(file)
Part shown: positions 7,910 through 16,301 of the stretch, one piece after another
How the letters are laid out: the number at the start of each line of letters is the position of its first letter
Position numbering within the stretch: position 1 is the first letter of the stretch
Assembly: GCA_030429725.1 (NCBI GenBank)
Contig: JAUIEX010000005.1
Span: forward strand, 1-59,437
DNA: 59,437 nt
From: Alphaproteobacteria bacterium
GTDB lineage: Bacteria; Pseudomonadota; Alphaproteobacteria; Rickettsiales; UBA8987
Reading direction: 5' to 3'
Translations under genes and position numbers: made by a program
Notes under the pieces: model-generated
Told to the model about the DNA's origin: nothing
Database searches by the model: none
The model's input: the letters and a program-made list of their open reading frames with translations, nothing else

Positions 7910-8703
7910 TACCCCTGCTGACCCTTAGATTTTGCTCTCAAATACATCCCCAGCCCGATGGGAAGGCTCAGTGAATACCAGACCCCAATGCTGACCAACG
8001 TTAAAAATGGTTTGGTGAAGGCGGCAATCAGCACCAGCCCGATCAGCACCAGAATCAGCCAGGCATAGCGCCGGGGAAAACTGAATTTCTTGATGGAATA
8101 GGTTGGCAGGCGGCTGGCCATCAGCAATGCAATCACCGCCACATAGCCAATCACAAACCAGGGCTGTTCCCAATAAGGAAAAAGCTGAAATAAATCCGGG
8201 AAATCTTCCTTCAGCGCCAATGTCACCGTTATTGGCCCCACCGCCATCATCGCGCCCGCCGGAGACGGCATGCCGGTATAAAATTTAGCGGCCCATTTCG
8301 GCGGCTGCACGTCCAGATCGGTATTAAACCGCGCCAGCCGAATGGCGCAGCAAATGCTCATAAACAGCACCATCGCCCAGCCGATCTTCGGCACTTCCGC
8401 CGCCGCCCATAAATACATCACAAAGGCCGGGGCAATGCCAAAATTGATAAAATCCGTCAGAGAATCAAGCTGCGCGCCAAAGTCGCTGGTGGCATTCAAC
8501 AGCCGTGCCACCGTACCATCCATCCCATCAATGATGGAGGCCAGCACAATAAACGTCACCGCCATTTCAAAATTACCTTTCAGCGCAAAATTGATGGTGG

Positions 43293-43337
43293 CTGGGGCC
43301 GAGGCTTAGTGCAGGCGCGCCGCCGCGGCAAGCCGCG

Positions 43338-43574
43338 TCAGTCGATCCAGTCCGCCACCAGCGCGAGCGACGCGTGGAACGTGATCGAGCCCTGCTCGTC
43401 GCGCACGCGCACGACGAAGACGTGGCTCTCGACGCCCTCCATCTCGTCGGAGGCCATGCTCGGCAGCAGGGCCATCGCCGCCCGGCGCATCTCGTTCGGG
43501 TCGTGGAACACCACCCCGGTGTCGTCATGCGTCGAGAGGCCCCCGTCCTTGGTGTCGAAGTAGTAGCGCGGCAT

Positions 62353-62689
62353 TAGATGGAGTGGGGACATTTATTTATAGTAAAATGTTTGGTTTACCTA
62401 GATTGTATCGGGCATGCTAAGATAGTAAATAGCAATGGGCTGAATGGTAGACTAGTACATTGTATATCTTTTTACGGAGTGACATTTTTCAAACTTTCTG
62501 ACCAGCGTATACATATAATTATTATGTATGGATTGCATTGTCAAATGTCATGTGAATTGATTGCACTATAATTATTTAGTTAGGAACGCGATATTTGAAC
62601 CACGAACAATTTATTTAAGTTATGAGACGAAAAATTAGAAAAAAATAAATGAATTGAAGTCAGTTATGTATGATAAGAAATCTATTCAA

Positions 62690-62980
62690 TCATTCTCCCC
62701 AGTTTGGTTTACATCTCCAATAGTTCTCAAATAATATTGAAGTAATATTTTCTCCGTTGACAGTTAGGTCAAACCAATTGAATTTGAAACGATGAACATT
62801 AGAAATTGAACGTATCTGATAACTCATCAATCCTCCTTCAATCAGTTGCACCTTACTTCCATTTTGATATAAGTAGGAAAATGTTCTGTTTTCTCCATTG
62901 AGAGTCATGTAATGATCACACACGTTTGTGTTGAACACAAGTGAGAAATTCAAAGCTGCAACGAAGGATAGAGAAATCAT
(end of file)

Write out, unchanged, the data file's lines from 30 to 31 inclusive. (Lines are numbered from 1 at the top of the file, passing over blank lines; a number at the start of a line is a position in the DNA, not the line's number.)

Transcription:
43501 TCGTGGAACACCACCCCGGTGTCGTCATGCGTCGAGAGGCCCCCGTCCTTGGTGTCGAAGTAGTAGCGCGGCAT

Positions 62353-62689